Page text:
Vitamin A deficiency is a public health problem in sub-Saharan Africa. Pro-vitamin A biofortified (yellow) cassava has the potential to contribute significantly to improve vitamin A status, especially in populations that are difficult to reach with other strategies.
The study aimed at determining the efficacy of biofortified cassava to improve vitamin A status of Nigerian preschool children.
An open-label randomized controlled trial was conducted in southwestern Nigeria. In total, 176 preschool children (aged 3–5 y) were randomized into 2 parallel arms comprising an experimental group (n = 88), fed foods prepared from biofortified (yellow) cassava, and a control group (n = 88), fed foods prepared from white cassava, twice a day, 6 d a week for 93 d.
A total of 159 children completed the trial (yellow cassava group, n = 80; white cassava group, n = 79). Children consumed 221 and 74 µg/d retinol activity equivalents from intervention foods in the yellow and white cassava groups, respectively. The treatment effect on serum retinol concentrations at the end of the feeding trial was 0.06 µmol/L (95% CI: 0.004, 0.124 µmol/L), after adjustment for baseline retinol concentrations, inflammation, and asymptomatic malaria status. No significant treatment effects were detected for serum β-carotene (adjusted effect: 3.9%; 95% CI: −0.6%, 8.6%) and gut permeability (adjusted effect: 0.002; 95% CI: −0.089, 0.092), but a significant effect was detected for hemoglobin concentrations (adjusted effect: 3.08 g/L; 95% CI: 0.38, 5.78 g/L).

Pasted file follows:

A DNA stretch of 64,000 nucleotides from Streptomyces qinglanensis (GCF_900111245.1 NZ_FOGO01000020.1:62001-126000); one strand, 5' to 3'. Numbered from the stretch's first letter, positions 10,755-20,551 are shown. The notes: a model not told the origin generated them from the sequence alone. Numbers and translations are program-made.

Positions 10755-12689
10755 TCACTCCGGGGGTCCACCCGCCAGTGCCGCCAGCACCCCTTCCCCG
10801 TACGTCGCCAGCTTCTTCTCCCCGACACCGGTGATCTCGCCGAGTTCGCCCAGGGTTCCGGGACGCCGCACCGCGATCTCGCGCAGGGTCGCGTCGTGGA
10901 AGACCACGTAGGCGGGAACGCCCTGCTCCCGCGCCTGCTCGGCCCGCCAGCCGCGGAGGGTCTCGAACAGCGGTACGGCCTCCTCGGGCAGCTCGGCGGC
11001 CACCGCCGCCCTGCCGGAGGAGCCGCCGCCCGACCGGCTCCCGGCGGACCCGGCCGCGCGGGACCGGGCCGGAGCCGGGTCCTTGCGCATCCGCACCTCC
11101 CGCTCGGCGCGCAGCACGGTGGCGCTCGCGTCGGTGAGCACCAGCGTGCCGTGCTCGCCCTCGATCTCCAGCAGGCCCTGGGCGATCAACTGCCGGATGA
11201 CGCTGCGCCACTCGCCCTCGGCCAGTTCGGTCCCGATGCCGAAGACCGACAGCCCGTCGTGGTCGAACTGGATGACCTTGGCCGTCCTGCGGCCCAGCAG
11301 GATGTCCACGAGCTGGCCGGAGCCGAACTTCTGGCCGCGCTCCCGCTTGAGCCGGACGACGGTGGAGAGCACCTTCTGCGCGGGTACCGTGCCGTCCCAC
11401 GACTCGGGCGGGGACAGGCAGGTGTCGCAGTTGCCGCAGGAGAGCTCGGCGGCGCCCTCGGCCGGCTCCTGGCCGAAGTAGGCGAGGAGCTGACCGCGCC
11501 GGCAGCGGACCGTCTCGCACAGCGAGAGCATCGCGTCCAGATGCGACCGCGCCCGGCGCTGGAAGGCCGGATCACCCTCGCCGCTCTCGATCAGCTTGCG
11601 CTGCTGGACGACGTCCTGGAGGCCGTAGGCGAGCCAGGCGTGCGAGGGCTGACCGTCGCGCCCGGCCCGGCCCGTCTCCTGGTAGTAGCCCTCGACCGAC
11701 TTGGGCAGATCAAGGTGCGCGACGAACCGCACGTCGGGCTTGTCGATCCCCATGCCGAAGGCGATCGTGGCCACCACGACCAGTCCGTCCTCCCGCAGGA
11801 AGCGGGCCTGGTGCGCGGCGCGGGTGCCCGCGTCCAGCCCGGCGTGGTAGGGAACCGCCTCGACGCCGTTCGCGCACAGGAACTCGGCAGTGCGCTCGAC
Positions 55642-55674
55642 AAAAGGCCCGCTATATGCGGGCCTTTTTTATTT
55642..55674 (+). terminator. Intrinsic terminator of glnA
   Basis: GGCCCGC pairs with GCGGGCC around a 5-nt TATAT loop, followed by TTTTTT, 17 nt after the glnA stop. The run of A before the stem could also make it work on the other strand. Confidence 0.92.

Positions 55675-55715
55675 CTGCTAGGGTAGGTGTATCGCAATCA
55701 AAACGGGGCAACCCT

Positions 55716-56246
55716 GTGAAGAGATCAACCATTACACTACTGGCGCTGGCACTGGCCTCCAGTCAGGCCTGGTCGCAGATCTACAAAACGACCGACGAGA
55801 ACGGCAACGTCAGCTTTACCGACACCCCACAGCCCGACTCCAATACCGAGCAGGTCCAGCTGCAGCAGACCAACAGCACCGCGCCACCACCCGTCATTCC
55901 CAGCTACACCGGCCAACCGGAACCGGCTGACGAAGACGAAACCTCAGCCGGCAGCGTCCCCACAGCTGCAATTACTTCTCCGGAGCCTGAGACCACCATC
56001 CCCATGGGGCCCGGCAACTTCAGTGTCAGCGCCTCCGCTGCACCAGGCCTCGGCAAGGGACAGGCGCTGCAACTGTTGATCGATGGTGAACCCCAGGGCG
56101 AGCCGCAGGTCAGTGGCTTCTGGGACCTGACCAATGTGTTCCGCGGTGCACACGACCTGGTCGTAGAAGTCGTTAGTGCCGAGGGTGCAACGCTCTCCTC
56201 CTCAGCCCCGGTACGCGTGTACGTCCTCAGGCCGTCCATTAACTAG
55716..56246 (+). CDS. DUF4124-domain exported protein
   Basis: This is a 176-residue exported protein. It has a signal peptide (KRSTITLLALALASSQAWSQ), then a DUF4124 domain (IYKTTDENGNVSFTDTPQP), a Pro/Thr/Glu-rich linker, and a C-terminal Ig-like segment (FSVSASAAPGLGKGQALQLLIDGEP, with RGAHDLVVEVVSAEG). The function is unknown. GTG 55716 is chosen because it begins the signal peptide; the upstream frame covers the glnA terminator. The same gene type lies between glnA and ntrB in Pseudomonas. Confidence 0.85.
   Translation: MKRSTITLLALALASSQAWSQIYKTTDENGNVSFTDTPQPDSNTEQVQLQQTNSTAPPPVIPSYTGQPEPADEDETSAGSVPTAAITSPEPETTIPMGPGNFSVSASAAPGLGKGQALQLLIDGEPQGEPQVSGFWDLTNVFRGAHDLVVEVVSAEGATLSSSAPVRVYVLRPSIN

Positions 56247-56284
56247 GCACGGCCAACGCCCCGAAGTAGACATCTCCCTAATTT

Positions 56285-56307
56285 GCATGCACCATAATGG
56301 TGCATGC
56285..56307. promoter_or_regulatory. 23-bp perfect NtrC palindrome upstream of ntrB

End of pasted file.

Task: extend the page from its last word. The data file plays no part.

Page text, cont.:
Daily consumption of β-carotene from biofortified cassava improved serum retinol and hemoglobin concentrations modestly in Nigerian preschool children. This study was registered with clinicaltrials.gov as NCT02627222.